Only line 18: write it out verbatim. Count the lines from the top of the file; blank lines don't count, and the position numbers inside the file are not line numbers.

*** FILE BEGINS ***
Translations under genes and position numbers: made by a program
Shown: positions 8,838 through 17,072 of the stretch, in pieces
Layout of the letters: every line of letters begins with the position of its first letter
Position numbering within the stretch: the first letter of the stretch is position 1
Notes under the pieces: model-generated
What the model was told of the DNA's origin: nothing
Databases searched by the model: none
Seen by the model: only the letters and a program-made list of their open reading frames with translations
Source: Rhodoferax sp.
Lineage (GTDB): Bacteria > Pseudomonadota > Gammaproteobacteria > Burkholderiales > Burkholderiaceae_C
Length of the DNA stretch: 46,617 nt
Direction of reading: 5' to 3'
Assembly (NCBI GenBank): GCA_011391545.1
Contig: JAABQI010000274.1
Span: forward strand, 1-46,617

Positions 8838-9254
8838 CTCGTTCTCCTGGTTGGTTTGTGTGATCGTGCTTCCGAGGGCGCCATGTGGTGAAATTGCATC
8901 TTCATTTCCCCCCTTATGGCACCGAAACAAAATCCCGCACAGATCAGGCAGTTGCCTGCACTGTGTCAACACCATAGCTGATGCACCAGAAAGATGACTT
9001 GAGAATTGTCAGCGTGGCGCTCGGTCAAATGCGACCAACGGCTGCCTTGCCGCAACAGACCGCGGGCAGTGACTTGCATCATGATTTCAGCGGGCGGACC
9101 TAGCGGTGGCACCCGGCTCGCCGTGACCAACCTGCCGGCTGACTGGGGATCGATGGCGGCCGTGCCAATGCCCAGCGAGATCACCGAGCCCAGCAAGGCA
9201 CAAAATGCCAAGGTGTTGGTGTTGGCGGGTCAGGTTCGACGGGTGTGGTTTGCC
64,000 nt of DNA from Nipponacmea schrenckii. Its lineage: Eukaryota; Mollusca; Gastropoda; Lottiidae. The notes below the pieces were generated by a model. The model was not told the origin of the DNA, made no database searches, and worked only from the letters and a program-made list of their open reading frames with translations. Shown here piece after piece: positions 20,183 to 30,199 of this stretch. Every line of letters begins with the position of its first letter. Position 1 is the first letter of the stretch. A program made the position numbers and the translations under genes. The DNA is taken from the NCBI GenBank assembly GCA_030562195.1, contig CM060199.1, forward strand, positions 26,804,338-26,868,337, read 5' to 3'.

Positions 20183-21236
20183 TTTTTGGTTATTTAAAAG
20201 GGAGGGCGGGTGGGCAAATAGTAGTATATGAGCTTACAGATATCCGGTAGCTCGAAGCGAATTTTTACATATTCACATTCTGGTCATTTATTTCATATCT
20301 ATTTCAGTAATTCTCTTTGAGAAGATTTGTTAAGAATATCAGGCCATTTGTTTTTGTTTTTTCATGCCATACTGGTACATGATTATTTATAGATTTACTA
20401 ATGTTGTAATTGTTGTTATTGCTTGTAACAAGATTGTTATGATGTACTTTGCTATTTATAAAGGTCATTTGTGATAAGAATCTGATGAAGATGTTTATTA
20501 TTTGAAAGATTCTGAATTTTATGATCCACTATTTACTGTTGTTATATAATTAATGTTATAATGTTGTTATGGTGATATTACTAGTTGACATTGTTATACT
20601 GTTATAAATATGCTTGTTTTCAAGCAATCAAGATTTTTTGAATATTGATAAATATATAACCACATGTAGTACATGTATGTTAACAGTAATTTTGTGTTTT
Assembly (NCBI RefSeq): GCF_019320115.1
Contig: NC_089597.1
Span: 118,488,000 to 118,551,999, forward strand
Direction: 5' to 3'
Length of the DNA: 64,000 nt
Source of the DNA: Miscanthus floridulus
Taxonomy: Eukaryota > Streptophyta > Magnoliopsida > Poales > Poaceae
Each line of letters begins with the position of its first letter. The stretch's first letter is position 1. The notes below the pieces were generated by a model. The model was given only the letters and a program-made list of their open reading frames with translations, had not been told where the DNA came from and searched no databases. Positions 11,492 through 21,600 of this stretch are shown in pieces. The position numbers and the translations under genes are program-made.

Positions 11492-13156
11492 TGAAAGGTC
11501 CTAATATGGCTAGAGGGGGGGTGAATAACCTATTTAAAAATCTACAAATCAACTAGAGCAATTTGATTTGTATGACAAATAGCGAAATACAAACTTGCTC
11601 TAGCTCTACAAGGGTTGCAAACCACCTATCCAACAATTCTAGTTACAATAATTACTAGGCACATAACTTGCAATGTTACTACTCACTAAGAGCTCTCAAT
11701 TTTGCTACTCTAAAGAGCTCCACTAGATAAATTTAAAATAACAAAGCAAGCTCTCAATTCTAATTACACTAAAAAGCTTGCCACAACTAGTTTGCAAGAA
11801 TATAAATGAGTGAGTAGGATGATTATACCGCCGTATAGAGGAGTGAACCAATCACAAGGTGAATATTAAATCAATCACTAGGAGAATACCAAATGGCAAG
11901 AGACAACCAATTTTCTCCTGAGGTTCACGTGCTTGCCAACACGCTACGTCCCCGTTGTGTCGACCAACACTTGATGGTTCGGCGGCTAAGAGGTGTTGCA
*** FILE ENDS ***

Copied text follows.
8901 TTCATTTCCCCCCTTATGGCACCGAAACAAAATCCCGCACAGATCAGGCAGTTGCCTGCACTGTGTCAACACCATAGCTGATGCACCAGAAAGATGACTT